Securing public safety in the 'danger zone' : naval and aerial bombardment on the north-east coast of England during the First World War

Reeve, Michael

History
May 2019

Thesis or dissertation


Rights
© 2019 Michael Reeve. All rights reserved. No part of this publication may be reproduced without the written permission of the copyright holder.
Abstract

The First World War was ‘total’ in scope, in that it involved the mobilisation of the entire belligerent societies, turning civilian men into soldiers for the battlefront, and endangering the lives of those remaining on the ‘home front’. While historians have dealt with the military aspects of the war from many angles, including the social and cultural lives of ‘citizen soldiers’, in addition to the movements of troops, decisive battles and military strategy, there remain omissions in the study of the home front. In particular, the experiences of non-combatants in the direct line of fire has received scant attention. This is surprising, given the degree to which civilian spaces were militarised in response to the threat of invasion and bombardment, initially from naval vessels and then from Zeppelin airships and aeroplanes. In Britain, the north-east coast of England was particularly badly affected by naval and aerial attacks, but historians have not reflected in detail on the specificities of coastal community experience in the war context.

This thesis provides a multi-faceted analysis of the phenomenon of bombardment, with a distinct focus on beleaguered coastal-urban towns and cities. Taking a social and cultural approach to an array of written sources and material culture, multiple levels and voices are explored, from that of Whitehall politicians and civil servants, to local councillors, borough engineers, special constables and civilians. Beginning with pre-war and wartime narratives related to the threat of invasion and bombardment, the thesis moves on to the social and cultural resonance of bomb damage to the coastal-urban environment. This is then followed by analysis of varying levels of government policy pertaining to defence, both military and civil, including state policy-makers, local government officials, military leaders and police forces. The thesis concludes with a long view of the legacies of bombardment, beginning during the war and ending with the recent centenary period (2014-18).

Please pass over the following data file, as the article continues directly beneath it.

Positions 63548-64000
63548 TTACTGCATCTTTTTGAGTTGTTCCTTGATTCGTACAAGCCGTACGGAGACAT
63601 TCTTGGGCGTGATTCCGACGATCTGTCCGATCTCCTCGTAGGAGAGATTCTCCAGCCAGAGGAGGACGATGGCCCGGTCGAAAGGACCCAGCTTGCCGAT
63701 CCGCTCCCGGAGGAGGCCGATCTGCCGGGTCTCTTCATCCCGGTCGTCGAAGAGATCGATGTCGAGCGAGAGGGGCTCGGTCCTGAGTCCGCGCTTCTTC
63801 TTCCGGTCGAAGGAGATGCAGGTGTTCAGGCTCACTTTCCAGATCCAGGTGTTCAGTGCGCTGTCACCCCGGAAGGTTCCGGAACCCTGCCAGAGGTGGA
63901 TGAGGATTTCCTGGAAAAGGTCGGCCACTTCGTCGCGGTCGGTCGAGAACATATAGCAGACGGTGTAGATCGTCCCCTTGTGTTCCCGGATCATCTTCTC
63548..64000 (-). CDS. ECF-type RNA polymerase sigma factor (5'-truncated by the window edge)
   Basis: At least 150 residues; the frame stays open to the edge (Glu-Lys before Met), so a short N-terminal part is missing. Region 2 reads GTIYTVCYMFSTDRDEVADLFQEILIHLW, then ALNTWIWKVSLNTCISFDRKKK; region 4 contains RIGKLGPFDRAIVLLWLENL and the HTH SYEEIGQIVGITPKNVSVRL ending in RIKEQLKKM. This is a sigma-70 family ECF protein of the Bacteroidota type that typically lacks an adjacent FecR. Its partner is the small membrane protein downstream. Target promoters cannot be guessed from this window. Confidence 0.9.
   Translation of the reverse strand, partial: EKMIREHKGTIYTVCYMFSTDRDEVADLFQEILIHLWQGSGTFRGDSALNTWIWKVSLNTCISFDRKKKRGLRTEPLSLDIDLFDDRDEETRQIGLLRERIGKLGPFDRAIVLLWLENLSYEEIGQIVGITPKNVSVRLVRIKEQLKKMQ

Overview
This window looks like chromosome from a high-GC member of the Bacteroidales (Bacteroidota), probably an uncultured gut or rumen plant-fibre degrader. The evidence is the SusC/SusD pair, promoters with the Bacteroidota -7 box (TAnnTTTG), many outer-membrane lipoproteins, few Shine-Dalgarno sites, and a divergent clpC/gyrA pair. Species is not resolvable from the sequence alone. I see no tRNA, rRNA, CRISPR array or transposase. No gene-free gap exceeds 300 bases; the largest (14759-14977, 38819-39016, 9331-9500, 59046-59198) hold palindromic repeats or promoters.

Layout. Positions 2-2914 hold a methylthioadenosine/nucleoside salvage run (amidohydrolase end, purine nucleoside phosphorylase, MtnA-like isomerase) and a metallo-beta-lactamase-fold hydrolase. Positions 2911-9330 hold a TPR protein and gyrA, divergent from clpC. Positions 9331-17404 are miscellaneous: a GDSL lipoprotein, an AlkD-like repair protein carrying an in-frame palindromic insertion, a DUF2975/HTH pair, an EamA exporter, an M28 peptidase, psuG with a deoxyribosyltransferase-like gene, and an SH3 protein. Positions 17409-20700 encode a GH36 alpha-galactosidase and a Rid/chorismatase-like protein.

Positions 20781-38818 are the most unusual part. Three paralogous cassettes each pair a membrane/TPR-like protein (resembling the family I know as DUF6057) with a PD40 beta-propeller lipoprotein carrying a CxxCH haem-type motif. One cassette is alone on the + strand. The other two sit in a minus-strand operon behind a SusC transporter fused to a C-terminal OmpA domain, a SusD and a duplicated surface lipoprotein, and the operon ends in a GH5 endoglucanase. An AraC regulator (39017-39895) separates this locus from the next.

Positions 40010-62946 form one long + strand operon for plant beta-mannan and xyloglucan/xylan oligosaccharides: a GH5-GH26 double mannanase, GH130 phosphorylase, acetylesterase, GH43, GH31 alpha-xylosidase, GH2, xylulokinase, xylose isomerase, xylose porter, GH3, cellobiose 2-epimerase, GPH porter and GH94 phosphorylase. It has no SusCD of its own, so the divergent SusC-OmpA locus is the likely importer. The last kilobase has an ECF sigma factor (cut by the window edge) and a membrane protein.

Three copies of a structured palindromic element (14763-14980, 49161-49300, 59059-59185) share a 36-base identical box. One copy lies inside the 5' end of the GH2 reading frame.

This thesis makes the case for a unique coastal-urban experience of war on the home front, underpinned not only by the shocking record of attacks upon the north-east coast, but by the reflection of prevalent fears about invasion and bombing in pre-war and wartime planning perspectives and policing strategies. By exploring the development of nascent civil defence as a guard against civilian bombardment, the thesis also puts forward a perspective on the endurance and resilience of civilians in coastal communities. Notions of public safety and defence, including the repulsion of enemy actions and the defence of family, community and ‘home’, undergirded both official and popular narratives. As such, this work presents a view of the coastal-urban environment at war that can enrich historical perspectives on the First World War home front, in addition to state-society and central-local relations. These phenomena are seen through the lens of the manifold activities governments and civilians themselves devised to steel resolve in the face of attack.

Publisher
School of Histories, Languages and Cultures, The University of Hull
Supervisor
Gorski, Richard, (Richard Christopher), 1971-; Ewen, Shane
Sponsor (Organisation)
Heritage Consortium
Qualification level
Doctoral
Qualification name
PhD
Language
English
Extent
9 MB
Identifier
hull:17715
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